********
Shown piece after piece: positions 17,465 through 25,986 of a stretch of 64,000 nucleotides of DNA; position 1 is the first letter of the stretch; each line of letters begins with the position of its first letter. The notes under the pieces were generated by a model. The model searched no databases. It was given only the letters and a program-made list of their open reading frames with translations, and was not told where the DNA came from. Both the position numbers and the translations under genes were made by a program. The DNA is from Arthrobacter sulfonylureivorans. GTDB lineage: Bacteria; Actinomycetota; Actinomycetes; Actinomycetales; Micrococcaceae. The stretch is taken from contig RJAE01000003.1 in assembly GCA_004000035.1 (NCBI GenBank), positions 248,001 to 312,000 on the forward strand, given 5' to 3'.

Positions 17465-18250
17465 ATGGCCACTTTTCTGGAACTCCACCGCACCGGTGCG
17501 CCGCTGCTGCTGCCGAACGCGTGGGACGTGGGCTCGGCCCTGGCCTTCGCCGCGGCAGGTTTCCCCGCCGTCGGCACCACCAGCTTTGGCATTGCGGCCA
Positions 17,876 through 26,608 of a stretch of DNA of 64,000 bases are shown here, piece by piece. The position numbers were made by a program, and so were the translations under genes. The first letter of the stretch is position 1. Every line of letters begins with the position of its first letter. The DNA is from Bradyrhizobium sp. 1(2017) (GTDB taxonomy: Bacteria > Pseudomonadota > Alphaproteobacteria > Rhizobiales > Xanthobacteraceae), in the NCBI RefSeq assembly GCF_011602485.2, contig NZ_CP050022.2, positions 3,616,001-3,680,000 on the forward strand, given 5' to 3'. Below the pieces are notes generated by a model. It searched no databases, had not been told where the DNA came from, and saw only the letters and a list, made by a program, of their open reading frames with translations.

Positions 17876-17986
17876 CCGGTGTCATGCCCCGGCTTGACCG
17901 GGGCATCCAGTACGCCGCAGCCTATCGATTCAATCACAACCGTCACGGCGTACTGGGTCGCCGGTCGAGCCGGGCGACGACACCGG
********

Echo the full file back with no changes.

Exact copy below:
Shown piece after piece: positions 17,465 through 25,986 of a stretch of 64,000 nucleotides of DNA; position 1 is the first letter of the stretch; each line of letters begins with the position of its first letter. The notes under the pieces were generated by a model. The model searched no databases. It was given only the letters and a program-made list of their open reading frames with translations, and was not told where the DNA came from. Both the position numbers and the translations under genes were made by a program. The DNA is from Arthrobacter sulfonylureivorans. GTDB lineage: Bacteria; Actinomycetota; Actinomycetes; Actinomycetales; Micrococcaceae. The stretch is taken from contig RJAE01000003.1 in assembly GCA_004000035.1 (NCBI GenBank), positions 248,001 to 312,000 on the forward strand, given 5' to 3'.

Positions 17465-18250
17465 ATGGCCACTTTTCTGGAACTCCACCGCACCGGTGCG
17501 CCGCTGCTGCTGCCGAACGCGTGGGACGTGGGCTCGGCCCTGGCCTTCGCCGCGGCAGGTTTCCCCGCCGTCGGCACCACCAGCTTTGGCATTGCGGCCA
Positions 17,876 through 26,608 of a stretch of DNA of 64,000 bases are shown here, piece by piece. The position numbers were made by a program, and so were the translations under genes. The first letter of the stretch is position 1. Every line of letters begins with the position of its first letter. The DNA is from Bradyrhizobium sp. 1(2017) (GTDB taxonomy: Bacteria > Pseudomonadota > Alphaproteobacteria > Rhizobiales > Xanthobacteraceae), in the NCBI RefSeq assembly GCF_011602485.2, contig NZ_CP050022.2, positions 3,616,001-3,680,000 on the forward strand, given 5' to 3'. Below the pieces are notes generated by a model. It searched no databases, had not been told where the DNA came from, and saw only the letters and a list, made by a program, of their open reading frames with translations.

Positions 17876-17986
17876 CCGGTGTCATGCCCCGGCTTGACCG
17901 GGGCATCCAGTACGCCGCAGCCTATCGATTCAATCACAACCGTCACGGCGTACTGGGTCGCCGGTCGAGCCGGGCGACGACACCGG